In a linear economy, resources are drawn upon to create products which are used and generate waste. Essentially, it is a throwaway culture – one where consumption goes hand-in-hand with disposal. A circular economy takes a different approach. It, according to the Ellen MacArthur Foundation is: “based on the principles of designing out waste and pollution, keeping products and materials in use, and regenerating natural systems.”
Reuse and recycling are at the heart of keeping products and materials in use. Products that can be reused may be given a ‘second life’ and become useful all over again. For items that are not reusable the aim should be to recycle component materials to re-enter production processes. This helps them move from a Linear Economy to Circular Economy.
Naturally, a range of stakeholders must play their part:
• Manufacturers must choose materials carefully, with the aims of the circular economy in mind
• Scientists and innovators need resources and support to design materials that will recycle
• Waste management companies must invest in infrastructure and processes to enable recycling – and be encouraged and supported in doing so
• Governments and local authorities must provide simple and convenient mechanisms for used materials to enter recycling processes
• Consumers need to be motivated to engage with recycling initiatives and have access to clear, easy to understand information on what and how to recycle.
Yet, according to recent survey findings, only 34% of adults across four regions – the USA, UK, Mexico and Spain – believe that only half of what they put in recycling bins is recycled, while 31% believe a quarter is recycled and only 3% that everything is recycled.
These findings indicate there is work still to be done to build consumer confidence in recycling initiatives. What’s more, it would appear that clarity is needed over the specifics around recycling of plastics: over half of adults (56%) responding to the survey said they find recycling different plastics difficult to understand. In this, consumers in the USA were least confused with 48% finding this difficult, followed by Spain (55%), Mexico (58%) and the highest proportion coming from the UK at 60%.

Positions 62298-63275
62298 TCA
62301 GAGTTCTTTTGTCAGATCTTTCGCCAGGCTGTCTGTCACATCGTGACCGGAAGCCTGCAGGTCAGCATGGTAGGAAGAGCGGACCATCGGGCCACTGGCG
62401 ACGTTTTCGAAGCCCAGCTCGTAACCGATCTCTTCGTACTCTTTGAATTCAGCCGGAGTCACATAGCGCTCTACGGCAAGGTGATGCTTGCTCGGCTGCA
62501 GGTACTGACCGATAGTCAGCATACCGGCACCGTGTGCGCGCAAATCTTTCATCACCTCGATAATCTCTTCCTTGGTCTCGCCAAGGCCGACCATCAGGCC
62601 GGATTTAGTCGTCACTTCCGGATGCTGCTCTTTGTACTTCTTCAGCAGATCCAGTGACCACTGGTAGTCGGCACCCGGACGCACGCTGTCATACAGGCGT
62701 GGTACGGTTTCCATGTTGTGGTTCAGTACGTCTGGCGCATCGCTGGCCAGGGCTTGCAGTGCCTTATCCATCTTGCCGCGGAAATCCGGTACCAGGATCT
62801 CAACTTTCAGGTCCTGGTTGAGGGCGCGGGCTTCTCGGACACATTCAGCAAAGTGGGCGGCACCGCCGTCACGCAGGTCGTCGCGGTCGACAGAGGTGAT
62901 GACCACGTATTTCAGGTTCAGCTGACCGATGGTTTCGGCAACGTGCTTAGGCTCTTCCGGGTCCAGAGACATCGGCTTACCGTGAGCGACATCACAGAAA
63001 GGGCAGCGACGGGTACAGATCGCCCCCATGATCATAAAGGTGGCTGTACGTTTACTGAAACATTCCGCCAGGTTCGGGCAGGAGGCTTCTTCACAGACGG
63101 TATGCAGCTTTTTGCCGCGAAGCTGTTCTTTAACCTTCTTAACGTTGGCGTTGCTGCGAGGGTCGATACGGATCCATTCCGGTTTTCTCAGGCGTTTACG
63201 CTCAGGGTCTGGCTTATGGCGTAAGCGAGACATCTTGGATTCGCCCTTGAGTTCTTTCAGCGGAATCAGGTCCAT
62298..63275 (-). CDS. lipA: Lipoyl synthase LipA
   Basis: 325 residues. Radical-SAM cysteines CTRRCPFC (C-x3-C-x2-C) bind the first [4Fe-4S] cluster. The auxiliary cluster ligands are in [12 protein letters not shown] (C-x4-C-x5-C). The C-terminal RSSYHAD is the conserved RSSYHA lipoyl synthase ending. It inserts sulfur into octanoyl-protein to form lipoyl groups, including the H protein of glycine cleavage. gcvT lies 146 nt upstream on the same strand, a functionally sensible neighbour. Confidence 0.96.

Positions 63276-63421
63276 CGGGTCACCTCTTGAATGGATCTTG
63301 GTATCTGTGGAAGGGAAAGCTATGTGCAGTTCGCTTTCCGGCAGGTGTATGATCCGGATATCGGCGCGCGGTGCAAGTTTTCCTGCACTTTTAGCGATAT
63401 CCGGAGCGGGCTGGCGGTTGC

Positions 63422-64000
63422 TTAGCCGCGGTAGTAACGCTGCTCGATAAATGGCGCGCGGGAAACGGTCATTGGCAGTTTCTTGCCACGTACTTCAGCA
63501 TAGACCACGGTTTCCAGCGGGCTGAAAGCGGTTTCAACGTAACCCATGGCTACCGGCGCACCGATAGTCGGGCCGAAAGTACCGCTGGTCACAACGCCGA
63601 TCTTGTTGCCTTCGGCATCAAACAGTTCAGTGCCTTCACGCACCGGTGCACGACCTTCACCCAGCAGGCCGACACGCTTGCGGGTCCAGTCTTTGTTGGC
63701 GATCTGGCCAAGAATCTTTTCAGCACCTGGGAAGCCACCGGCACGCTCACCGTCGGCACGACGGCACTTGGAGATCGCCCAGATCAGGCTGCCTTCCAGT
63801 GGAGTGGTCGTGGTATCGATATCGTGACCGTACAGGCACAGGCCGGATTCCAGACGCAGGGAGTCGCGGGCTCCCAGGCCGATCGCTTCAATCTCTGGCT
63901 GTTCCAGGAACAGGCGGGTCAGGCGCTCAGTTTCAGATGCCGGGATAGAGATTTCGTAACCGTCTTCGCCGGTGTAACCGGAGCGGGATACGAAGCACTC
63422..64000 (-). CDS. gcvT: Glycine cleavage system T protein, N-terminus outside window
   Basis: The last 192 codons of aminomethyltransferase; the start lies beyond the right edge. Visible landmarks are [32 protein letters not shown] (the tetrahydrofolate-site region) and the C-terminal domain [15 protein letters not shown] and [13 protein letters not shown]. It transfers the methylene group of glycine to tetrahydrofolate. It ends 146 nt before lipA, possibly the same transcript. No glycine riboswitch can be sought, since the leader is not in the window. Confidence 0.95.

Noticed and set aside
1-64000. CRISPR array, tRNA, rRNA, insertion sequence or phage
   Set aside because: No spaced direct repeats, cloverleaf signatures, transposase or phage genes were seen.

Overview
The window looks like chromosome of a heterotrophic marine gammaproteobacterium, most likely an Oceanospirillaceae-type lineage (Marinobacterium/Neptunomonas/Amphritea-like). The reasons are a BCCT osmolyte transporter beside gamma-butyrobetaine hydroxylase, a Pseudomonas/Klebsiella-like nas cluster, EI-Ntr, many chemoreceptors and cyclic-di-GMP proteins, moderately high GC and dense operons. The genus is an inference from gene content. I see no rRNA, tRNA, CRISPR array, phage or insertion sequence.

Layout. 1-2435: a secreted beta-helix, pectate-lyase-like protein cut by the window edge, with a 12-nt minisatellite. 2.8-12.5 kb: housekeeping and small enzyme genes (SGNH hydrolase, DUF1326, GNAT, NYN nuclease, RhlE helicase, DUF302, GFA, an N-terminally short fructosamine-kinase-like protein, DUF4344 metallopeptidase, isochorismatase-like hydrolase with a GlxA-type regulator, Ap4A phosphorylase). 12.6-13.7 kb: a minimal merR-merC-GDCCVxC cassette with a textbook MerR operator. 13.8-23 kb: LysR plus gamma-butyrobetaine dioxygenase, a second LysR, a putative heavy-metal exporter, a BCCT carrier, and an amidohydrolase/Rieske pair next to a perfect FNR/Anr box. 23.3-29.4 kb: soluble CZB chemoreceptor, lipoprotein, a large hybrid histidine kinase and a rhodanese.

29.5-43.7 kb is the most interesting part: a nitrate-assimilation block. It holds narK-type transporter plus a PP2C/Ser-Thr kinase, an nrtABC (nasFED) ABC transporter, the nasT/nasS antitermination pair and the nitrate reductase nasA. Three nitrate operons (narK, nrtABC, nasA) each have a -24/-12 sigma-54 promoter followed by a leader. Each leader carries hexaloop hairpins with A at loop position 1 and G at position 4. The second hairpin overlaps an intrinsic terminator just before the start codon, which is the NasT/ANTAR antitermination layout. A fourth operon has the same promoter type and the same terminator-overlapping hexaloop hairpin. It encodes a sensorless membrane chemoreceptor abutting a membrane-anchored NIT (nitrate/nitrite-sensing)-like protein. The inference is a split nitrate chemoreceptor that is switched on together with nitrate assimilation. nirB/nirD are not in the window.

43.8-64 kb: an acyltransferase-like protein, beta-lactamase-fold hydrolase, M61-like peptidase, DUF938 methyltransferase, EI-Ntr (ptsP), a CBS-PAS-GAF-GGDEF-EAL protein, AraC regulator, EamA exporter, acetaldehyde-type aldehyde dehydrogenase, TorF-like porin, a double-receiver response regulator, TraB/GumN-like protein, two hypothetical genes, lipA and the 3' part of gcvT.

In the UK, an on-pack recycling label gives an indication when 75% or more of local authorities will collect that type of packaging for recycling and when, conversely, fewer than 50% will. For more detailed guidance consumers have to refer to their own local authority’s information and in 2018, the BBC reported there were over 39 different sets of rules.
Meanwhile, in the US, some recycling programs had to reduce the items they would accept for recycle in response to challenging market conditions. According to The Recycling Partnership, its 2019 State of Curbside survey found that 29% of programs did this, with the most commonly removed items including certain plastics (primarily #3-7 – a range of plastic types used in items including some food containers).
Capitalizing on good intentions
Ultimately, this means not all plastic waste enters recycling processes each year – less than 30% in Europe, the European Commission reported in 2018. Similarly, in the US, recovery rates for packaging and food-service plastic are put at only around 28% (through mechanical recycling and waste-to-energy).
The overwhelming message is that people want to recycle but quite often they simply don’t have the resources to do so. Education is at the heart of our global plastic recycling challenge. At Hi-Cone we’re committed to driving change. Our goal is to get everyone informed and working together towards a circular economy.
To find out how to recycle Hi-Cone’s plastic ring carriers, visit www.ringrecycleme.com, an international recycling program. The RingRecycleMe™ program is a circular economy solution. It gives plastic ring carriers a new life by using materials over and over again. By encouraging recycling over waste, we keep plastic out of landfills, and transform it into a valuable resource.
About the Author
Jennifer Perr is the Global Sustainability Director at Hi-Cone. In this role, she collaborates with the entire value chain to both build and educate key stakeholders about the circular economy. She also leads Hi-Cone’s Vision 2025 team, focused on developing new multi-packaging solutions that continue Hi-Cone’s long history of packaging with positive end-of-life outcomes and that uphold Hi-Cone’s commitment to minimal environmental impact.